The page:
Oil vs Water

Oil vs WaterScience Fun Day!

Vocabulary Words:

Emulsion: is a mixture of two or more liquids that are normally nonmixable.

Density: the condition of having parts that are close together; the amount of something in a specified volume or area.

Items you’ll need for your experiment:
  • Small soft drink bottle or a container that has a lid that screws on tightly
  • Water
  • Food coloring (We didn’t have any liquid coloring but we did have Amarillo powdered, for our Cuban yellow rice dish 😉 )
  • 2 tablespoons of cooking oil
  • Dish washing liquid (one or two squirts)
  1. Add a few drops of food coloring to the water.
  2. Pour about 2 tablespoons of the colored water along with the 2 tablespoons of cooking oil into the small soft drink bottle.
  3. Screw the lid on tight and shake the bottle as hard as you can.
  4. Put the bottle back down and have a look, it may have seemed as though the liquids were mixing together but the oil will float back to the top.


 We observed oil and water do not mix! Water molecules are strongly attracted to each other, this is the same for oil, because they are more attracted to their own molecules, they just don’t mix together. Oil and water separate and the oil floats above the water because it has a lower density.

Now add some dish washing liquid and shake it up. The soap is attracted to both water and oil, helping them all join together and form something called an emulsion.

Have fun trying to make oil and water mix but remember to screw on the lid tightly 🙂

M & M Experiment

Here’s a fun colorful experiment and the leftovers are tasty! Go through your stash of Halloween candy and find some plain M&M’s.

Take a screw top lid (we used the top off of our olive jar) add four M&Ms, one each of red, orange, green and blue, then add some water.

Make your prediction. What do you think will happen when the colors meet?


When the colors meet, they will form a solid line (at least at first until the water is disturbed, someone eats an M&M or until enough time passes). This is because the sugar is dissolving off all of the M&Ms. Where the food dye meets, the concentration of sugar is the same and the sugar/food dye will stop moving outward.

Now you can chow down on all the M&M’s you didn’t water 🙂 Enjoy!

Children’s Spiritual Object Lesson:

Explain that the M&M’s represents us as Christians, the water represents storms (trials & the pressure of the world’s views). Place the M&M’s in the top, pour the water over the them, notice after two to three minutes the M&M’s fade and all the colors mix. Now ask the question, “Do you think you will have enough of Jesus in your heart to withstand life’s storms or the world’s pressures or will you melt/fade under that pressure and your beliefs be compromised by the world’s views?”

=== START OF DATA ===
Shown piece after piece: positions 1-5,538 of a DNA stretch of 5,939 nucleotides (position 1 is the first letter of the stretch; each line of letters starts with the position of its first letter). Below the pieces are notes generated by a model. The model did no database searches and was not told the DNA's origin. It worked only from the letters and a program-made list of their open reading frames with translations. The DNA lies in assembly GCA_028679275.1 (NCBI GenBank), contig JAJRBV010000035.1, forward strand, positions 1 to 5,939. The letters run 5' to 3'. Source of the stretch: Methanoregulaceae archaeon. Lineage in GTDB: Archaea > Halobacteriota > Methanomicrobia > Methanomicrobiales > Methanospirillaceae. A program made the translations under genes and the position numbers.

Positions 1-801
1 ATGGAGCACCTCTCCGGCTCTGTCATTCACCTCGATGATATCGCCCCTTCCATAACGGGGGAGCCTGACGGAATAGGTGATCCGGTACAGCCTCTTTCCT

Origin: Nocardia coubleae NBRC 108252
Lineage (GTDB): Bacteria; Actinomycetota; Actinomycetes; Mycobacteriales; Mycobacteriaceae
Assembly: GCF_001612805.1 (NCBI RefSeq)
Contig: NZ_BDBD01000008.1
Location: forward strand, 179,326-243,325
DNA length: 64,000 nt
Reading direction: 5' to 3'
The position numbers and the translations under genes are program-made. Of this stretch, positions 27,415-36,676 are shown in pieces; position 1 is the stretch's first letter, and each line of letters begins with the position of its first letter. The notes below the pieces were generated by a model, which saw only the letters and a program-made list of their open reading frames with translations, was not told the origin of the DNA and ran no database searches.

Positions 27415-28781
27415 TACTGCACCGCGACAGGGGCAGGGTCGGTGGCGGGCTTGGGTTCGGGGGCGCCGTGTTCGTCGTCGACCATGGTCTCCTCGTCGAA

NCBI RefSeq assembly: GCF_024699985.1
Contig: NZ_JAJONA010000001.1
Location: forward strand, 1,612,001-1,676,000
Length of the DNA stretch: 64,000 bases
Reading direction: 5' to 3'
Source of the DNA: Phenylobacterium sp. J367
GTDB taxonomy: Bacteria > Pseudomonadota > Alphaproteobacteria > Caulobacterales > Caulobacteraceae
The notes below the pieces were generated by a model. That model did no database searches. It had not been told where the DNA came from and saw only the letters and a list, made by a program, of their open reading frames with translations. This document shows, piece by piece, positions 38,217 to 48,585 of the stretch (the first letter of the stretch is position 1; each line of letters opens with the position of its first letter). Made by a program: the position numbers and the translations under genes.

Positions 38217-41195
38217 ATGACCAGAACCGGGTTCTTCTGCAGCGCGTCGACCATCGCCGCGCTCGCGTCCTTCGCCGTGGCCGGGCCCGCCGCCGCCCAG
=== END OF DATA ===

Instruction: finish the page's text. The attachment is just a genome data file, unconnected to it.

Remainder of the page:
My prayer for our family, is through trials and tribulations, through the rain and wind, we will be full of God’s strength, love and wisdom to stand firm on His word and not fade into this world, as the M&M did when it was immersed in the water. Instead, may we shine bright, like stars in the sky, for all the world to see.

Romans 12:2 “Do not conform to the pattern of this world, but be transformed by the renewing of your mind. Then you will be able to test and approve what God’s will is—his good, pleasing and perfect will.”

Philippians 2:14-15 “Do everything without grumbling or arguing,so that you may become blameless and pure, children of God without fault in a warped and crooked generation. Then you will shine among them like stars in the sky.”


Today we experimented with baking soda and vinegar which resulted in gas.

Gas Balloon:

Take one small empty plastic soda or water bottle and carefully pour 1/2 cup of vinegar into it.

Then put 1 teaspoon of baking soda in a small balloon. Next carefully put the neck of the balloon all the way over the neck of the bottle without letting any baking soda into the bottle.

Now for the fun part…choose a brave participant to lift the balloon up so that the baking soda falls from the balloon into the bottle and mixes with the vinegar. Watch the balloon fill up. My daughter Victoria said, “I’ll remember this the next time I want to blow up a balloon, so I don’t have to blow it up myself”. Ha! 🙂

Bag Bomb:

Put 1/4 cup of pretty warm water into a small (sandwich size) zip-lock bag. Then add 1/2 cup of vinegar to the water in the bag.

Put 1 and 1/2 tablespoons of baking soda into the middle of  a tissue, wrap up the tissue paper by folding it.

Now partially zip the bag closed but leave enough space to add the tissue with the baking soda in it. Once you place the baking soda packet inside the bag, quickly zip it up completely closed and drop it on the ground.

Let the expanding begin and if all goes well, you might just hear a little POP!

So, what just happened?

Take out the science notebooks/logs for the simple explanation. When the baking soda and vinegar are mixed together they create a gas, (carbon dioxide – the stuff we breathe out) gasses need a lot of room and the carbon dioxide starts to fill the bag, and keeps filling the bag until the bag can no longer hold it any more and, POP or Ssss!

Now it’s your turn to go outside, have fun and be safe!